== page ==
That’s why I have an entire chapter on the new findings that show that actually, if you truly stay up from 17 to 19 hours which many of us do, it’s the cognitive equivalent of being drunk. And that’s why we see drowsy driving accidents increasing. We see leaders who make terrible decisions. Miss the icebergs until they hit the Titanic.

And we also see [inaudible]. I know how growing inequalities has been such a huge topic that you’ve talked about and have championed. We organized a clinic in a church in Harlem and had about 200 people to help them understand more about sleep. And it’s really tragic to see that people who are in their 20’s and 30’s really overweight, with diabetes, or with heart problems.

And at the heart of everything is sleep deprivation and the basic knowledge that is lacking is the majority of people, which is about 99%, need seven to nine hours of sleep. It’s not negotiable. You know, there is a 1% that can do with less, but it’s a genetic mutation. You can’t train yourself.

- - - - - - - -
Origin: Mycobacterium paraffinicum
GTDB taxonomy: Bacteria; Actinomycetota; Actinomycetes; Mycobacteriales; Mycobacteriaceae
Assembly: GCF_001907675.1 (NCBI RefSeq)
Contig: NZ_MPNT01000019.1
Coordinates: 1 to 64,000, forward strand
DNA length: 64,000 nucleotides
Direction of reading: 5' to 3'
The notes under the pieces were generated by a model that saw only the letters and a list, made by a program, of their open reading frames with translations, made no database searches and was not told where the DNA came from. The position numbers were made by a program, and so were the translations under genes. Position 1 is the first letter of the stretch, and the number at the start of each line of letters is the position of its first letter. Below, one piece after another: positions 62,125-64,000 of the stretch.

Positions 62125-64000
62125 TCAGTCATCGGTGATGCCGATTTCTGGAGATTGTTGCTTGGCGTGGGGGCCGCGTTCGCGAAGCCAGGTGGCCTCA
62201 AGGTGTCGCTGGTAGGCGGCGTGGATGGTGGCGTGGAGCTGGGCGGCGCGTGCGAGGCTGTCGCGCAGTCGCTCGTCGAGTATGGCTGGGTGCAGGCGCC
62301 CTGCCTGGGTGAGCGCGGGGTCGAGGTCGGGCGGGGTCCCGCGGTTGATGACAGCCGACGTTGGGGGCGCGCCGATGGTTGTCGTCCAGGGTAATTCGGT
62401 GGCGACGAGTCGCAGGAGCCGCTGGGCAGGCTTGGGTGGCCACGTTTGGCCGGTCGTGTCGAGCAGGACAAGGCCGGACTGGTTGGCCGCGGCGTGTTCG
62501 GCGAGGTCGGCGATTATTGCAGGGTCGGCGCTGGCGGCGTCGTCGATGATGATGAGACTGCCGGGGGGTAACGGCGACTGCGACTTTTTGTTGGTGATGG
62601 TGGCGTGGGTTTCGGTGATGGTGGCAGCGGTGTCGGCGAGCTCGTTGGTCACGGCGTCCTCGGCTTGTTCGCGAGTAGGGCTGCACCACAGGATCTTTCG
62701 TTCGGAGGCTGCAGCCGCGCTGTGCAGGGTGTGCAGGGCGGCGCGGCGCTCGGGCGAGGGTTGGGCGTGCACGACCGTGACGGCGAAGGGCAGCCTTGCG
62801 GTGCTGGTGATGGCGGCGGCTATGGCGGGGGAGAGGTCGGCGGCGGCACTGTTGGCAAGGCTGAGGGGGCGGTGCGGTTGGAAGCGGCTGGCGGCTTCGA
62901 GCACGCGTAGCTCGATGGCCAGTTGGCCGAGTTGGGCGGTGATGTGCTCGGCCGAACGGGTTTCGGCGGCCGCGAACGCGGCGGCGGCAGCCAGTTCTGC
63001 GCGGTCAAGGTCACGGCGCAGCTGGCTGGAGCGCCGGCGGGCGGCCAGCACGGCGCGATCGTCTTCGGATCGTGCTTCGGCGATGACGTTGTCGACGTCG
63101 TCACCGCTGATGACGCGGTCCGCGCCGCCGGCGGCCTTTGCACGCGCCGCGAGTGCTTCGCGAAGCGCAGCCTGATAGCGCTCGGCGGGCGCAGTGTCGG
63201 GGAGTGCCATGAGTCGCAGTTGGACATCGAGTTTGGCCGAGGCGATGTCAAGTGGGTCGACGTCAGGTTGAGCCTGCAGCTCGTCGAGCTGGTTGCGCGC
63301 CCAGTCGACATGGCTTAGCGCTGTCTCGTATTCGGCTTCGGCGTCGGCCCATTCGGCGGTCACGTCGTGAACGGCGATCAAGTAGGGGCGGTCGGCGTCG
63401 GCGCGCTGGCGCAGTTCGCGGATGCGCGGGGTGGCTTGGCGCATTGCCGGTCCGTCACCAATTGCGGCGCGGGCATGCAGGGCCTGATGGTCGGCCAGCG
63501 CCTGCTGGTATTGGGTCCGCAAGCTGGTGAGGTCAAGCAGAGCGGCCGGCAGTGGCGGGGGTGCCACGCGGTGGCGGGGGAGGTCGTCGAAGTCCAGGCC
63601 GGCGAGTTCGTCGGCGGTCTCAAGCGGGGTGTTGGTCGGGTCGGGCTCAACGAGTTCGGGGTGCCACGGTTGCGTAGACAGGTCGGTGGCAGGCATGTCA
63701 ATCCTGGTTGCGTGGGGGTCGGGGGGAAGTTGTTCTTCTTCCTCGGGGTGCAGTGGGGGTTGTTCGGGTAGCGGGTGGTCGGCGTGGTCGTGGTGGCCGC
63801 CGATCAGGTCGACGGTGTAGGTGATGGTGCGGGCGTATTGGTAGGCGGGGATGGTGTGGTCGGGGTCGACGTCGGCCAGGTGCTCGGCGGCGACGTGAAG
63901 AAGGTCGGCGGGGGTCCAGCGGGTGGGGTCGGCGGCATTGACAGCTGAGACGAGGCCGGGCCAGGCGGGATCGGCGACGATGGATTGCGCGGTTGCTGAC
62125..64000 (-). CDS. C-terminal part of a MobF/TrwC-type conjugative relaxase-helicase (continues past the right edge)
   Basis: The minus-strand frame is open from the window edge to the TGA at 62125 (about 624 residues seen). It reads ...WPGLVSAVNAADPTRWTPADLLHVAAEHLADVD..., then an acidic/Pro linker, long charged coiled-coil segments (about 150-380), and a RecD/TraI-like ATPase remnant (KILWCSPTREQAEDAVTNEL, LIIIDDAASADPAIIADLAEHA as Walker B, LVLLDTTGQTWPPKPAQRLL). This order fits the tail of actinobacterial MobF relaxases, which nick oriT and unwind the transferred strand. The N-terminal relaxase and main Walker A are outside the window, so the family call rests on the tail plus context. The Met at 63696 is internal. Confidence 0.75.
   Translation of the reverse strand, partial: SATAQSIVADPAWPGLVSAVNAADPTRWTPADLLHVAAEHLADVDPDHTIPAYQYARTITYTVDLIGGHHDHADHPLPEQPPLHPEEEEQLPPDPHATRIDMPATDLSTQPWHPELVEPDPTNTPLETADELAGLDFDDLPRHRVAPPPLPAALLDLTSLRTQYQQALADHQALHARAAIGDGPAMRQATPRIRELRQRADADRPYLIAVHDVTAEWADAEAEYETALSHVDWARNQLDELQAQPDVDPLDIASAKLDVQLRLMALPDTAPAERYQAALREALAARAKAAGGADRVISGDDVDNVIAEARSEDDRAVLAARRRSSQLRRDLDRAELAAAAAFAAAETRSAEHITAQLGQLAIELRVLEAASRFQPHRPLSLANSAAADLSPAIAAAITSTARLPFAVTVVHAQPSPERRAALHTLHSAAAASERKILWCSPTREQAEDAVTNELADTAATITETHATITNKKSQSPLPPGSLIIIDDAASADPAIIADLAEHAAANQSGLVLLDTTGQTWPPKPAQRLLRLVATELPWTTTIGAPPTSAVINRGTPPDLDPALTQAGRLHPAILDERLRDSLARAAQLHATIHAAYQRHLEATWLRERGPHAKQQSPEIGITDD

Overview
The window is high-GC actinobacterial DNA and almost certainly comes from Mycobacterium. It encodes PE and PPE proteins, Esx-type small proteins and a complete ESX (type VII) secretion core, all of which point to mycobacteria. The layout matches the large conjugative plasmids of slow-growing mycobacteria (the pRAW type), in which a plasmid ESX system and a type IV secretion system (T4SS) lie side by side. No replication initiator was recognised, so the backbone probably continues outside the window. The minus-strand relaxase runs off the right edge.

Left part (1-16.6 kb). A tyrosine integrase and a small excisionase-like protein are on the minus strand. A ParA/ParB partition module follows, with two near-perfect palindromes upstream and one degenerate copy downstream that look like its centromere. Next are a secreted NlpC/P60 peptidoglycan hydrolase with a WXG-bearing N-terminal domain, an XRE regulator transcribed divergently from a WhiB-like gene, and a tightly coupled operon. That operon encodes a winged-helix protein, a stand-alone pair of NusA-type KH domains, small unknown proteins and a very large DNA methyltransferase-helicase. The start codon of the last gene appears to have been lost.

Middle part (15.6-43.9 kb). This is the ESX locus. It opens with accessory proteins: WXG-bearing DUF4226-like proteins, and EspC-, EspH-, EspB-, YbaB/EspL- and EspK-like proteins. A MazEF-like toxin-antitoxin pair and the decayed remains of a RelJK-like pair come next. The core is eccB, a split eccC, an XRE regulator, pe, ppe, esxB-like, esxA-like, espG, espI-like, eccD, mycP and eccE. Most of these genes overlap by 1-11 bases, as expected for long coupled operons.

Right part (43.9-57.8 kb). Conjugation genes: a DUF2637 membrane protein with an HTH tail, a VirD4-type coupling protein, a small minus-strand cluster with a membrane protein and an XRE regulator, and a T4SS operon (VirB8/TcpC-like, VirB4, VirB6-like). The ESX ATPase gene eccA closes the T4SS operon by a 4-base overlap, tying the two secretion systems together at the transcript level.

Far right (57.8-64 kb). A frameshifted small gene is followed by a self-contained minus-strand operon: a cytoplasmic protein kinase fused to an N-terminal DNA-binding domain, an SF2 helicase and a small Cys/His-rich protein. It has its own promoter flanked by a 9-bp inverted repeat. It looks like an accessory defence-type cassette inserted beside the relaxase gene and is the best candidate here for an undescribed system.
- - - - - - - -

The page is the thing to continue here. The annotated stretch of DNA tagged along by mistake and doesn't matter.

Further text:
Tavis: But here’s the rub, though. I mean, everything you say makes perfect sense. You know, there are times I should take your advice more to heart myself. Yet we live in a world, certainly we live in a country, where people have to work longer hours just to make more. So I’m trying to figure out how you juxtapose the fact that we need sleep, but you live in a country where, if you don’t work, then you don’t eat.

Huffington: Well, let me give you an example. Amy, one of these women I talked to, she makes pastry. That’s how she made a living. At night, she would get home and she felt this was her time to relax and she would watch her shows on TV for hours.